Price ready for new challenge: Reds manager

Cincinnati Reds manager Bryan Price walks onto the field prior to their opening day baseball game against the St. Louis Cardinals, Monday, March 31, 2014, in Cincinnati.

Al Behrman/AP

CINCINNATI — It was, indeed, a special day when new Cincinnati Reds manager Bryan Price awoke Monday morning. Why? The sun was shining and the sun hasn’t made its presence felt much in Cincinnati this winter.

Price, though, doesn’t live in Cincinnati. He lives in Scottsdale, Ariz., and for the past six weeks he has enjoyed a daily sun beatdown as the Reds prepared six weeks for the 2014 season.

And what did Price awaken to, other than sunshine? He awoke to the fact that it was a special day in Cincinnati, a local holiday, the day of days in the Queen City.

Opening Day. A parade. A full ballpark. A press box stuffed with media.

And if that weren’t enough, the new manager has the unwanted and unneeded privilege of beginning his first season with eight of his players on the disabled list.

Want more? Opening Day was against the archenemy, the team that the Reds have to push aside to win the National League Central, the St. Louis Cardinals. And with eight guys on the disabled list the Reds are forced to play the full-strenth Cardinals in six of their first nine games.

Price was too pumped over managing his first game to have nightmares before his debut. But he didn’t exactly have sweet dreams, either.

"This is a situation that can be overwhelming if you allow it to be," said Price, referring to Opening Day and not mixing in the disabled list and the Cardinals. "I’m the 61st manager to have the opportunity to experience an Opening Day in Cincinnati with the Reds. "The most important thing is for me to embrace this wonderful moment, not just in my life and my family, but for this particular group (of players), this ownership and the fans. We’d love for this to be a memorable Opening Day for all the right reasons."

And more than the pomp and circumstance and extraneous folderol involving Opening Day in Cincinnati, Price wants to set a tone for the Cardinals to feel.

With that in mind, Price awoke at 5:30 Monday morning and began aligning his ducks.

"I slept well because I’m a guy who can sleep, typically no problem," he said. "But once I get up it is hard to go back. When I awoke I didn’t really thinkg about the disabled list or how to use the bullpen. More than anything I wanted to make sure our communications are in place — me to the coaches and the coaches to the players."

Even though an exhibition game was rained out Friday and the team was not permitted to hold a mandatory workout on Sunday because thehy played an exhibition game Saturday, Price said he believes preparations are firmly in place."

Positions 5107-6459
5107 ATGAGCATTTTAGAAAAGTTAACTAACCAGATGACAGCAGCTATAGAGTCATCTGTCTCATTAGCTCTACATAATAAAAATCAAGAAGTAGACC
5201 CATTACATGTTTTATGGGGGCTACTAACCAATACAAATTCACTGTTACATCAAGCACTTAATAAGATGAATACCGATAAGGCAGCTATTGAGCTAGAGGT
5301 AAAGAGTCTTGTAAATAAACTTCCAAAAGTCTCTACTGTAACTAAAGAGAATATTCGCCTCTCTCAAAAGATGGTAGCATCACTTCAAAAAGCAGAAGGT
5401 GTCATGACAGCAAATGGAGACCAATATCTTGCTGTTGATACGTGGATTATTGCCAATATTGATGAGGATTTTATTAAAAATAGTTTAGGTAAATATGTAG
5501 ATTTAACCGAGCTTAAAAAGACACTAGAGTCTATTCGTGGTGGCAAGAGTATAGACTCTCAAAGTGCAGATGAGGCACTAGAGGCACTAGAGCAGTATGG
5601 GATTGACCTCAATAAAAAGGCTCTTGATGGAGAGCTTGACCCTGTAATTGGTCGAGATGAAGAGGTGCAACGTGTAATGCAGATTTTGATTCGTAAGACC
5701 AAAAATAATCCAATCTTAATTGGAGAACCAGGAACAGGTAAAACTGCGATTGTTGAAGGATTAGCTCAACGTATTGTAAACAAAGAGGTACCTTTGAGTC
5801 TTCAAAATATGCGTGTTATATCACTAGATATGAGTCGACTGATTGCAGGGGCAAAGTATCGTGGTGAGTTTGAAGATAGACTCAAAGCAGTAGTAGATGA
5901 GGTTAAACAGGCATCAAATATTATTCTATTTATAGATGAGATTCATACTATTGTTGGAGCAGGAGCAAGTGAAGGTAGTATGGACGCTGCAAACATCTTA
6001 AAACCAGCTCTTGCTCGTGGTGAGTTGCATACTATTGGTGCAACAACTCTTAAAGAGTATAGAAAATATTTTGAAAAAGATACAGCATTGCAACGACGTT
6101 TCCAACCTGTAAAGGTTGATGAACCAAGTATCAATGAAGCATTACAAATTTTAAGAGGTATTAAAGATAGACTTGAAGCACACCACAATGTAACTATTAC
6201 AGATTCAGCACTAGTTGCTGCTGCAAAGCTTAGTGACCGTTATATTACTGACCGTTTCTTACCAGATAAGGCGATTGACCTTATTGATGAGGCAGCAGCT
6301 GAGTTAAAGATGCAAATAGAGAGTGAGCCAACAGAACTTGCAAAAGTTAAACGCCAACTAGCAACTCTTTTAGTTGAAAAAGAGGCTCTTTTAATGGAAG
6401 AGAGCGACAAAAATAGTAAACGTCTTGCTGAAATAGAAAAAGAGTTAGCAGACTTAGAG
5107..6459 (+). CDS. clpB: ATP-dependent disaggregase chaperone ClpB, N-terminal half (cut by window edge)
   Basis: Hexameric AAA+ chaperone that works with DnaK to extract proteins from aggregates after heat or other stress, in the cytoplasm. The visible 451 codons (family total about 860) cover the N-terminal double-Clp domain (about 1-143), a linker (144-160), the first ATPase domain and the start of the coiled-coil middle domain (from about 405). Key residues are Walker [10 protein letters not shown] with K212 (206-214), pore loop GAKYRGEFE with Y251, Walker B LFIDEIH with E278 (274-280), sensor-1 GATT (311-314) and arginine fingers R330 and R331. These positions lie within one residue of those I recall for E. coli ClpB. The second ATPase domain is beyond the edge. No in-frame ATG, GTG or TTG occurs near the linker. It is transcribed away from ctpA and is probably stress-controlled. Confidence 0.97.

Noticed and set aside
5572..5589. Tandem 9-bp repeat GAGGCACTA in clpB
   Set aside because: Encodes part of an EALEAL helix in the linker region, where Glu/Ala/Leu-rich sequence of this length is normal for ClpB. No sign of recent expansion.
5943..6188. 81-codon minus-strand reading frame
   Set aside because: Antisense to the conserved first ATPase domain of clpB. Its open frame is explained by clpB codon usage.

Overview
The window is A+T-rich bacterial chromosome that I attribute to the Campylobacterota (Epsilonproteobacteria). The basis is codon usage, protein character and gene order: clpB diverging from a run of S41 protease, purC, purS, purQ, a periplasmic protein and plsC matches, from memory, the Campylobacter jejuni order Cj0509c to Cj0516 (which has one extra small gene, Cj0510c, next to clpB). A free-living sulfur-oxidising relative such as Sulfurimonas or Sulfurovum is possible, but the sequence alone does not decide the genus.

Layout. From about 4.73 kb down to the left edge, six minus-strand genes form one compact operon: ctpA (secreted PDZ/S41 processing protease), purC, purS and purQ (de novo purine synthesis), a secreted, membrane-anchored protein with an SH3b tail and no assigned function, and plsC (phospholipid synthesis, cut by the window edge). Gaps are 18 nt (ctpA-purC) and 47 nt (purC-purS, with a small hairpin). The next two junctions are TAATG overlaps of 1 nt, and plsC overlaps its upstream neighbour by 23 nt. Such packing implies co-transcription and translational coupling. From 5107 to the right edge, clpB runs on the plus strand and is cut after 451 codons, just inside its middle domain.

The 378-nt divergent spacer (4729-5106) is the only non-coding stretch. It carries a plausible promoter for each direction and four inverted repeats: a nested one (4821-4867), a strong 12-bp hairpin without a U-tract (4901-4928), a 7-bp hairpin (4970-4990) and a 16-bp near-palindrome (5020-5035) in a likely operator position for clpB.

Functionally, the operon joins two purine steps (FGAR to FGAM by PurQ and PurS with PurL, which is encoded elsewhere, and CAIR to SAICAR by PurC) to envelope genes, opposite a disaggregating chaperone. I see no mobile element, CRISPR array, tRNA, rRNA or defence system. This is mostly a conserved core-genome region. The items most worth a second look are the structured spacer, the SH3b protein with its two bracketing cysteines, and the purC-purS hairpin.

And he knew, sooner than later, he had to address the St. Louis Syndrome.

"We’re going to play them 18 times, no matter when it is scheduled," he said. "We know that we’ve been head-to-head with them in my five years here (as pitching coach). It has been Cardinals-Reds and now Pittsburgh has gotten into it. We know it has been a battle with a lot of back-and-forth stuff.

"We haven’t played well in St. Louis — played a lot better against them here at home — but his a new year and we hope this is a series where we can set a tone of expecting to win, expecting to play hard and with energy," he said. "Realistically? At this time, right now, it doesn’t have that much relevance (that it is the Cardinals). It is Game One of the season and we just want to get off to a good start and get on a roll."

Price seems comfortable and well-suited for his new role after preparing in Seattle, Arizona and Cincinnati as a pitching coach, never once managing a game until spring training this year.

"Not many people felt like I had a real desire to manage and that it wasn’t a front and center motivational piece in my life until recent years," said Price. "I just wanted to be a real good pitching coach (his position with the Reds until this year) until recent years. I wanted to be somebody who didn’t have a good resume as a player (never made the majors) who wanted to be a real good coach, considered reliable, trustworthy and good at what I did.

"That transitioned into this opportunity and I’m happy that it did because we all need to challenge ourselves to be as complete as we can be," Price added. "This is definitely a job that will challenge me."

The challenge, though, was enough without the addition of eight guys on the disabled list and the visage of the St. Louis Cardinals in the other dugout.